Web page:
A Berwicker born and bred

I should like to exercise the right of reply to the somewhat critical and castigating attitude of your correspondent JR McIver (Berwick Advertiser, October 19).

Tuesday, 7th November 2017, 8:00 am
Updated Monday, 11th December 2017, 6:30 pm

There appear to be a number of what I would term ‘minor inaccuracies’ in their letter.

Firstly, he/she implies that the editor would give precedence to letters from members of staff or correspondents ‘on the Advertiser books’. As a former journalist, I take exception to this slur upon the integrity of the editor.

Yes, I am a Berwick man, born in Coxton’s Lane, raised within the town walls (within the sound of the Guildhall/Town Hall curfew bell at 8pm each evening), and, apart from a short period of service in the Royal Navy, have lived and worked in the town all my life.

I am now in my mid-70s so I believe that I can describe myself as a Berwicker.

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In my youth, at the tender age of 16, I worked for a short period as a trainee photographer with the Advertiser, but have had no connection with the newspaper for over 50 years.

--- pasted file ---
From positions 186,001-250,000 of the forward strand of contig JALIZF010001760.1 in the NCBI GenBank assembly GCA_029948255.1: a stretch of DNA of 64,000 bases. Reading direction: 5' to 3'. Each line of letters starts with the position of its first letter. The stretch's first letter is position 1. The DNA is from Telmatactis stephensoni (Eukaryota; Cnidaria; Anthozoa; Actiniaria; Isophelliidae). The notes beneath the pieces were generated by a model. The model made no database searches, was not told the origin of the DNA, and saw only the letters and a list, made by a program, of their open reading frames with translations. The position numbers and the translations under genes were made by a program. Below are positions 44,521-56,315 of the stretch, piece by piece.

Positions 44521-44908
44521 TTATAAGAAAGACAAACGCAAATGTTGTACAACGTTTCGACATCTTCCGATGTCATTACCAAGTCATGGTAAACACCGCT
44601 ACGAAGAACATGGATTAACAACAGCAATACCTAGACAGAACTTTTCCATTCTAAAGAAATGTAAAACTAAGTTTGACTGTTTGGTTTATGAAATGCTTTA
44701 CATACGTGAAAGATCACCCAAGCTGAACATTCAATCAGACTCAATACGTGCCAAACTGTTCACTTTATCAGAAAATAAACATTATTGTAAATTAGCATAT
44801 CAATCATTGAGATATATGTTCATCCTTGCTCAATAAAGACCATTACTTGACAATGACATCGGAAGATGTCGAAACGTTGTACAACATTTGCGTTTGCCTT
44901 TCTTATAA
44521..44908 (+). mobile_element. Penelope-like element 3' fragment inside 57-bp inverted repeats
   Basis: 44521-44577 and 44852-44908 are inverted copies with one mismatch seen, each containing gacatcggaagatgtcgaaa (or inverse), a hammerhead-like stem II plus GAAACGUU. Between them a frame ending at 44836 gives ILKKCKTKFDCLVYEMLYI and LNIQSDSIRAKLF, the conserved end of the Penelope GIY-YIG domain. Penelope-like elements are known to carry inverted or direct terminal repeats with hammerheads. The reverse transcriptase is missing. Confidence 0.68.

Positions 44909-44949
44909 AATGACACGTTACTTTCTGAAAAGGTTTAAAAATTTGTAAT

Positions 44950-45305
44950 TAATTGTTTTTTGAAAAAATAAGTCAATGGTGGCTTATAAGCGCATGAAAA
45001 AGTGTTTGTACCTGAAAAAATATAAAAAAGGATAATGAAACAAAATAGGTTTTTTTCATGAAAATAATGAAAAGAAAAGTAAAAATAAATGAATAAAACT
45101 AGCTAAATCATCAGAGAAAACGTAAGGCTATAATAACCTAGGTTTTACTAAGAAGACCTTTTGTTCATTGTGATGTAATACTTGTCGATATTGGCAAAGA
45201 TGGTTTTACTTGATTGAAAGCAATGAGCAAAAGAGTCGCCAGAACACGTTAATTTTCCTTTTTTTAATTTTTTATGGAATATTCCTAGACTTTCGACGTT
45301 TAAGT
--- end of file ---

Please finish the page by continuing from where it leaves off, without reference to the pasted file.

Being a born and bred Berwicker, I have a great affection for my birthplace and its inhabitants. To the best of my knowledge, such an affection does not constitute a crime under any Act of Parliament.

After my period of naval service, I worked as a freelance reporter for both national and provincial newspapers, as well as being a private investigator for a former City of Newcastle police officer.

In journalism, it is impressed upon you to verify your facts and in private investigation work corroboration is always necessary. It would appear that your correspondent has neglected to do this, instead basing his/her contribution upon the frequency of appearance of my name within your columns.

I did note that the contribution was based upon two visits to the town, with the place of residence being given as Widdrington.

A reasonable conclusion would be that public transport or a car had been used for these trips.

It has to be assumed that the time spent in the town was of short duration and, therefore, not of sufficient length to form a ‘warts and all’ impression of what life in the town is like.

It would appear that your correspondent does not subscribe to democracy and the right to express one’s views verbally or in print, unless one’s views correspond to those held by the said correspondent and their immediate circle of acquaintances.

Eric Allen

Tweed Street